Even things that seem straightforward ethically are complicated on closer examination. Open access can be argued to be a moral approach, partly because it is funded by Government money. But what about a lot of teaching research that is, in effect, funded by student fees? Similarly, should that content, paid for by students be released openly? And conversely, is it unethical not to use the best OERs around for a subject you are teaching and rely just on your own notes?

My overall argument was that there are ethical considerations if we want to push a more digital scholarly enriched curriculum, for example should undergraduates release their final year research data openly, and do they understand issues such as deanonymisation? But as importantly there are ethical considerations for NOT adopting such approaches, particularly if these are the types of skills and cultural values that students should be developing to be successful citizens, employees, researchers, or whatever. That has always been the argument of higher education, that skills such as critical thinking, analysis, reasoning etc are good to develop for the benefit of the individual and society more generally. There are digital, networked flavours of all these skills too.

You'll see, in typical ethics fashion, I didn't really come to an answer, just lots more questions. The slidedeck is below.

 

The Ethics of Digital Scholarship from Martin Weller

The ethics of digital scholarship

The EdTechie Martin Weller's Personal Blog - Tue, 17/06/2014 - 09:24

I was asked to give a presentation at the Higher Education Academy summit on ethics and teaching last week, from a digital scholarship perspective. Being a chap of low morals and vague ethics, it was interesting to consider digital scholarship purely from this angle. Like much of educational technology or open education, the tendency is often to promote it as an unqualified good, but, inevitably, it's a bit more complicated than that.

I started by asking the question "What is teaching?" As well as being about imparting knowledge, developing skills it is also a process of enculturation, particularly in higher education. That is why going to university is such a life-event, because you are often taken from one culture, and brought into another. This obviously has huge ethical implications anyway, but the question I wanted to explore was what if that culture has changed, but the enculturation process hasn't?

If we want to force students to engage with aspects of digital, or open, scholarship, there are a number of ethical considerations. Firstly, to what extent is it right to force people to operate in the open? As George Siemens reminds us, learning is a vulnerable process, so increasing that vulnerability has ethical considerations. While we like to look at the successful communities created by courses such as DS106, Phonar, Rhizo14, etc. there are many learners who these approaches don't work for, and who feel excluded from what seems like an online clique.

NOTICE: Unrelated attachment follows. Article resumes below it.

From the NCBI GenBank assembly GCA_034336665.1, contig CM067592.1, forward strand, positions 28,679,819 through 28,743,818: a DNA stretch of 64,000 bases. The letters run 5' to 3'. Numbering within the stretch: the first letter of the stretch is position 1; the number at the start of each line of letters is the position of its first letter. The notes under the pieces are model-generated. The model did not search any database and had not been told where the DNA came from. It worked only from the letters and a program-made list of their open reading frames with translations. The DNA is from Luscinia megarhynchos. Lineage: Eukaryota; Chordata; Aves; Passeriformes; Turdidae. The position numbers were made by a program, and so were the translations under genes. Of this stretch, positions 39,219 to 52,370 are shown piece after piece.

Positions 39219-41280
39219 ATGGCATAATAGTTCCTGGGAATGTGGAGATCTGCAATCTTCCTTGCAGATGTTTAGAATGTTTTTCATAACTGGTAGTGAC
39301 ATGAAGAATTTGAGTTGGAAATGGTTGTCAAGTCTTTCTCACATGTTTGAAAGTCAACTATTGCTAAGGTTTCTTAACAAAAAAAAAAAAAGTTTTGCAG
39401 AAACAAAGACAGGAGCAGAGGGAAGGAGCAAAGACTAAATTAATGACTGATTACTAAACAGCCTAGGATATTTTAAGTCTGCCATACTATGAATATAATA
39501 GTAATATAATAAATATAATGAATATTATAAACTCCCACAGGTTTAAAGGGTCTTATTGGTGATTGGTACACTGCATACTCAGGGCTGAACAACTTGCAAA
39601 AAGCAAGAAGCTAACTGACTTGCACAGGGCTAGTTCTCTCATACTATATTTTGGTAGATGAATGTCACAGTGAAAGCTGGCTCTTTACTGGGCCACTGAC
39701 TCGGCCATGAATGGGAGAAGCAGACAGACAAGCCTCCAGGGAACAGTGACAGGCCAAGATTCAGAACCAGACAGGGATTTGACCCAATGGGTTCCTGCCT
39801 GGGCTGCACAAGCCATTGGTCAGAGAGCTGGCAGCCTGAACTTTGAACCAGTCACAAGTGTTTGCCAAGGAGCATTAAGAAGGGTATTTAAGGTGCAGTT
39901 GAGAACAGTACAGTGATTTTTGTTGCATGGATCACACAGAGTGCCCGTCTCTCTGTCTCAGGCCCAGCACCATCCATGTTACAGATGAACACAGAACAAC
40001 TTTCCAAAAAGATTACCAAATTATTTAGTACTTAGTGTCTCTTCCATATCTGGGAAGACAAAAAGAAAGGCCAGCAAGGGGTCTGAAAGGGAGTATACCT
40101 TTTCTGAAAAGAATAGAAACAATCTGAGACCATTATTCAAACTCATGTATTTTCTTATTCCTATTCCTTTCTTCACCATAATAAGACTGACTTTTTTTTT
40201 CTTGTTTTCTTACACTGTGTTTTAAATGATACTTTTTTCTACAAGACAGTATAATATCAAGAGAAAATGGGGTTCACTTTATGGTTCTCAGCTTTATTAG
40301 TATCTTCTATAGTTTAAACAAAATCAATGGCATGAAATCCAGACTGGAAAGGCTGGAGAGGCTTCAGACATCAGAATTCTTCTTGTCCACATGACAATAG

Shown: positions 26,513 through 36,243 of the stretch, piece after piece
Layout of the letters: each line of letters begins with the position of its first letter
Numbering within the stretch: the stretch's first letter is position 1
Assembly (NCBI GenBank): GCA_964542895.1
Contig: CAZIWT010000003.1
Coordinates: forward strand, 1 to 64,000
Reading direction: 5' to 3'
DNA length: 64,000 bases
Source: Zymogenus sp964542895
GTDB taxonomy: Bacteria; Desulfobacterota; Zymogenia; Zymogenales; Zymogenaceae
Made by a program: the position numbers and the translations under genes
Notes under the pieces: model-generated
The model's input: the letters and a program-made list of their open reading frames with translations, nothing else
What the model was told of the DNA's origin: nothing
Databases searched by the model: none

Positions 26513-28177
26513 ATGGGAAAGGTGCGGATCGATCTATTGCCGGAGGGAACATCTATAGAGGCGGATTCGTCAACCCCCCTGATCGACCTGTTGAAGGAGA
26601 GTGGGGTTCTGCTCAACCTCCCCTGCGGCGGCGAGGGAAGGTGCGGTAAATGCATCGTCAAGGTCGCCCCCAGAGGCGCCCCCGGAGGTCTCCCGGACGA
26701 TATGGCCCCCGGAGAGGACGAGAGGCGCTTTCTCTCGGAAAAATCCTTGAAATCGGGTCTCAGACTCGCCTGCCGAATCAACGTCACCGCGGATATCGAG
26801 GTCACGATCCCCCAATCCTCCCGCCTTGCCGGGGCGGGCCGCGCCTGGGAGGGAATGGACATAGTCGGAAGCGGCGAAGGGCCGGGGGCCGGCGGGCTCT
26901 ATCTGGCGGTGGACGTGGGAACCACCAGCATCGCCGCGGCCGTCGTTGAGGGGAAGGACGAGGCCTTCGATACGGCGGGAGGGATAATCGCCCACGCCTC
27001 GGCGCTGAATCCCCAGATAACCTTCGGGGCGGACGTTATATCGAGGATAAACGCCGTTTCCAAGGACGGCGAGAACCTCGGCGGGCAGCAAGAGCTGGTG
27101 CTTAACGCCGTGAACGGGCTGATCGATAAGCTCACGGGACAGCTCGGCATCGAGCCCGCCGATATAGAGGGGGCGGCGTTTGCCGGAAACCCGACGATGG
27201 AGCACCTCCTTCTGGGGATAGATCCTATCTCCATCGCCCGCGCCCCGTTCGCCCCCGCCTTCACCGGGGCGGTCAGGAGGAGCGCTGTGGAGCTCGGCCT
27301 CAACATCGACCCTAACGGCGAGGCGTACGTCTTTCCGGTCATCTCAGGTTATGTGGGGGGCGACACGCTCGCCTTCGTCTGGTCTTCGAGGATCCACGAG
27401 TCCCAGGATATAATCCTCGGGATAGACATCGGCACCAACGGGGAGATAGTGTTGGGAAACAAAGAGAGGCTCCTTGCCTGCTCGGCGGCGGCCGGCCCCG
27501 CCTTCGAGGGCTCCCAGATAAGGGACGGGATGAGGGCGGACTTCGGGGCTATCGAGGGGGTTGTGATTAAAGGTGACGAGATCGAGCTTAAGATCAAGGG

Even things that seem straightforward ethically are complicated on closer examination. Open access can be argued to be a moral approach, partly because it is funded by Government money. But what about a lot of teaching research that is, in effect, funded by student fees? Similarly, should that content, paid for by students be released openly? And conversely, is it unethical not to use the best OERs around for a subject you are teaching and rely just on your own notes?

My overall argument was that there are ethical considerations if we want to push a more digital scholarly enriched curriculum, for example should undergraduates release their final year research data openly, and do they understand issues such as deanonymisation? But as importantly there are ethical considerations for NOT adopting such approaches, particularly if these are the types of skills and cultural values that students should be developing to be successful citizens, employees, researchers, or whatever. That has always been the argument of higher education, that skills such as critical thinking, analysis, reasoning etc are good to develop for the benefit of the individual and society more generally. There are digital, networked flavours of all these skills too.

You'll see, in typical ethics fashion, I didn't really come to an answer, just lots more questions. The slidedeck is below.

 

The Ethics of Digital Scholarship from Martin Weller
Syndicate content